Risk

6/15/2009
07:31 PM
George V. Hulme
George V. Hulme
Commentary
50%
50%

Apple Issues Java Security Updates For OS X 10.4, 10.5

Apple released security updates today for Java for Mac OS X for Java SE 6, J2SE 5.0 and J2SE 1.4.2 on Mac OS X 10.5.7 and later. The unfortunately reality is that Sun fixed these flaws more than six months ago. Why did Apple take so long?

Apple released security updates today for Java for Mac OS X for Java SE 6, J2SE 5.0 and J2SE 1.4.2 on Mac OS X 10.5.7 and later. The unfortunately reality is that Sun fixed these flaws more than six months ago. Why did Apple take so long?The good news is Apple users (who were concerned about security) can now run Software Update and get a more reasonably secured version of Java for Web browsing.

The bad news is that these flaws, including CVE-2008-5353 and a few other security problems, were fixed by Sun more than six months ago.

These flaws were serious, and could enable attackers to use especially crafted Java applets to run code of their choice on targeted system. Several weeks ago, Mac developer Landon Fuller described the flaws as "trivially exploitable" and published proof-of-concept code to prove the severity of the condition.

InformationWeek's Tom Claburn reported on this issue today:

In May, Intego, which makes security software for Macs, warned Mac users to disable Java in their Web browsers until Apple got around to fixing the Java vulnerability.

"Apple has been aware of this vulnerability for at least five months, since it was made public, but has neglected to issue a security update to protect against this issue," Intego said in a security advisory last month.

More information from Apple on today's updates is available from Apple's support site.

My question: If Sun could fix these flaws seven months ago, why did it take Apple so long to get to it?

If you'd like my mobile security and technology observations, follow me on Twitter.

Comment  | 
Print  | 
More Insights
Comments
Newest First  |  Oldest First  |  Threaded View
20 Questions to Ask Yourself before Giving a Security Conference Talk
Joshua Goldfarb, Co-founder & Chief Product Officer, IDDRA,  10/16/2017
Printers: The Weak Link in Enterprise Security
Kelly Sheridan, Associate Editor, Dark Reading,  10/16/2017
Hyatt Hit With Another Credit Card Breach
Dark Reading Staff 10/13/2017
Register for Dark Reading Newsletters
White Papers
Video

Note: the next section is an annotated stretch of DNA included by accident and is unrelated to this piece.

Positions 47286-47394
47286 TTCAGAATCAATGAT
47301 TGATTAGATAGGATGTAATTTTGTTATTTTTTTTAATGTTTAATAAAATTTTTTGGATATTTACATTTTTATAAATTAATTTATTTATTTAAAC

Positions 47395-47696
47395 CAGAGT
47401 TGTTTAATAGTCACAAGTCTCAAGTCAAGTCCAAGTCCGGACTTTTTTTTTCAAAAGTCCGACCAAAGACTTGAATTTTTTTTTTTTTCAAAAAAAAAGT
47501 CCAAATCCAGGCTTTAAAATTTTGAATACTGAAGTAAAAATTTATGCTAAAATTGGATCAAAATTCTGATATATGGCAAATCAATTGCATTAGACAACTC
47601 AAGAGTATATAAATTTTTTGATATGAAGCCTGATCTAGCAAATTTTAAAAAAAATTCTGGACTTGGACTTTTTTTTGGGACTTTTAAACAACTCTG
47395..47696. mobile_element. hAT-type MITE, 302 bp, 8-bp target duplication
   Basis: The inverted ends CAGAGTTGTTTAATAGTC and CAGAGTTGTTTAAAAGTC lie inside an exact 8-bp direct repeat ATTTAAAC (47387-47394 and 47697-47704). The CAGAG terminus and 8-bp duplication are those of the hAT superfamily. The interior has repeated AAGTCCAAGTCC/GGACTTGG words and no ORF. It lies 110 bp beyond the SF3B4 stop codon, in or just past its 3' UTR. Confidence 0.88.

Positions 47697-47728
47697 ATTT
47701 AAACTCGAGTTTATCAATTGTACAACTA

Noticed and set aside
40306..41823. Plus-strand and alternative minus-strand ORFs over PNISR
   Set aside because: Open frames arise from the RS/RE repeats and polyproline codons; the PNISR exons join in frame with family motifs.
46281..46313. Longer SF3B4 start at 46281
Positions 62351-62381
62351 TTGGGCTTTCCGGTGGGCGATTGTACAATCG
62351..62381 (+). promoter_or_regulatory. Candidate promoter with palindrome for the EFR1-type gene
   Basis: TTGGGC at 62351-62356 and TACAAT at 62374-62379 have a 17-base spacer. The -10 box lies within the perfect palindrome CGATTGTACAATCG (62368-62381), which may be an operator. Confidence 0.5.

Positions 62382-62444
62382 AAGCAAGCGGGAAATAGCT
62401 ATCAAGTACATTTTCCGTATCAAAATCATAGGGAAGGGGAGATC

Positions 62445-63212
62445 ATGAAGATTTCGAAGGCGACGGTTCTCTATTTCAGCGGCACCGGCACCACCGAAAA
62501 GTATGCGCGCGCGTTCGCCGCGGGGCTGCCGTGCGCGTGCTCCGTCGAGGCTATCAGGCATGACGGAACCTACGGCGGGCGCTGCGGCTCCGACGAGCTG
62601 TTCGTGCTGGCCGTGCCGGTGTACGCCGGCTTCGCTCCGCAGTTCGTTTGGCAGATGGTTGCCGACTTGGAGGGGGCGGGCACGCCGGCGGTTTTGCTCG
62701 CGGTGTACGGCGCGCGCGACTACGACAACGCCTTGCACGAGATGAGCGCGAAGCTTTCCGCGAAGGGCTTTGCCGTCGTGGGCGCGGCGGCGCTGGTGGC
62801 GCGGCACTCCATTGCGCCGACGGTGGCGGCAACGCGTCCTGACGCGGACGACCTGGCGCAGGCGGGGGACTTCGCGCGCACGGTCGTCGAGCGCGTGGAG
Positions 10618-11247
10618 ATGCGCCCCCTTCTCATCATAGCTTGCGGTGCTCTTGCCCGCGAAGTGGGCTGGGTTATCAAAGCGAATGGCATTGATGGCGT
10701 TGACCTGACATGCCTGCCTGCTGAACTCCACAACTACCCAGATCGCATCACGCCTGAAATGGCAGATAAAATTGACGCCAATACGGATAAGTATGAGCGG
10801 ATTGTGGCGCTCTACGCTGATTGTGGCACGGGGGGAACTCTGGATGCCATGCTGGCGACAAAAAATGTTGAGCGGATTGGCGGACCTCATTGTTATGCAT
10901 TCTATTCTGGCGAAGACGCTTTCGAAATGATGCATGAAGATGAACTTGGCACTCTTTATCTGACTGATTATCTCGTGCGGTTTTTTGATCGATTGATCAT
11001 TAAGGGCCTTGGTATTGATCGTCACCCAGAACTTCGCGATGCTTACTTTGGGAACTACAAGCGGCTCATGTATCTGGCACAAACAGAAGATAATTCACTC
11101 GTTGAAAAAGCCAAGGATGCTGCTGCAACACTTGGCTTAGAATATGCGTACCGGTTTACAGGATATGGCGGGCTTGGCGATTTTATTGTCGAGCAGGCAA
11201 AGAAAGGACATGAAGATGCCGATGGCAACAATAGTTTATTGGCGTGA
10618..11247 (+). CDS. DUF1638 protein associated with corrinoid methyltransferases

Cartoon Contest
Current Issue
Security Vulnerabilities: The Next Wave
Just when you thought it was safe, researchers have unveiled a new round of IT security flaws. Is your enterprise ready?
Flash Poll
The State of Ransomware
The State of Ransomware
Ransomware has become one of the most prevalent new cybersecurity threats faced by today's enterprises. This new report from Dark Reading includes feedback from IT and IT security professionals about their organization's ransomware experiences, defense plans, and malware challenges. Find out what they had to say!
Twitter Feed
Dark Reading - Bug Report
Bug Report
Enterprise Vulnerabilities
From DHS/US-CERT's National Vulnerability Database
CVE-2017-0290
Published: 2017-05-09
NScript in mpengine in Microsoft Malware Protection Engine with Engine Version before 1.1.13704.0, as used in Windows Defender and other products, allows remote attackers to execute arbitrary code or cause a denial of service (type confusion and application crash) via crafted JavaScript code within ...

CVE-2016-10369
Published: 2017-05-08
unixsocket.c in lxterminal through 0.3.0 insecurely uses /tmp for a socket file, allowing a local user to cause a denial of service (preventing terminal launch), or possibly have other impact (bypassing terminal access control).

CVE-2016-8202
Published: 2017-05-08
A privilege escalation vulnerability in Brocade Fibre Channel SAN products running Brocade Fabric OS (FOS) releases earlier than v7.4.1d and v8.0.1b could allow an authenticated attacker to elevate the privileges of user accounts accessing the system via command line interface. With affected version...

CVE-2016-8209
Published: 2017-05-08
Improper checks for unusual or exceptional conditions in Brocade NetIron 05.8.00 and later releases up to and including 06.1.00, when the Management Module is continuously scanned on port 22, may allow attackers to cause a denial of service (crash and reload) of the management module.

CVE-2017-0890
Published: 2017-05-08
Nextcloud Server before 11.0.3 is vulnerable to an inadequate escaping leading to a XSS vulnerability in the search module. To be exploitable a user has to write or paste malicious content into the search dialogue.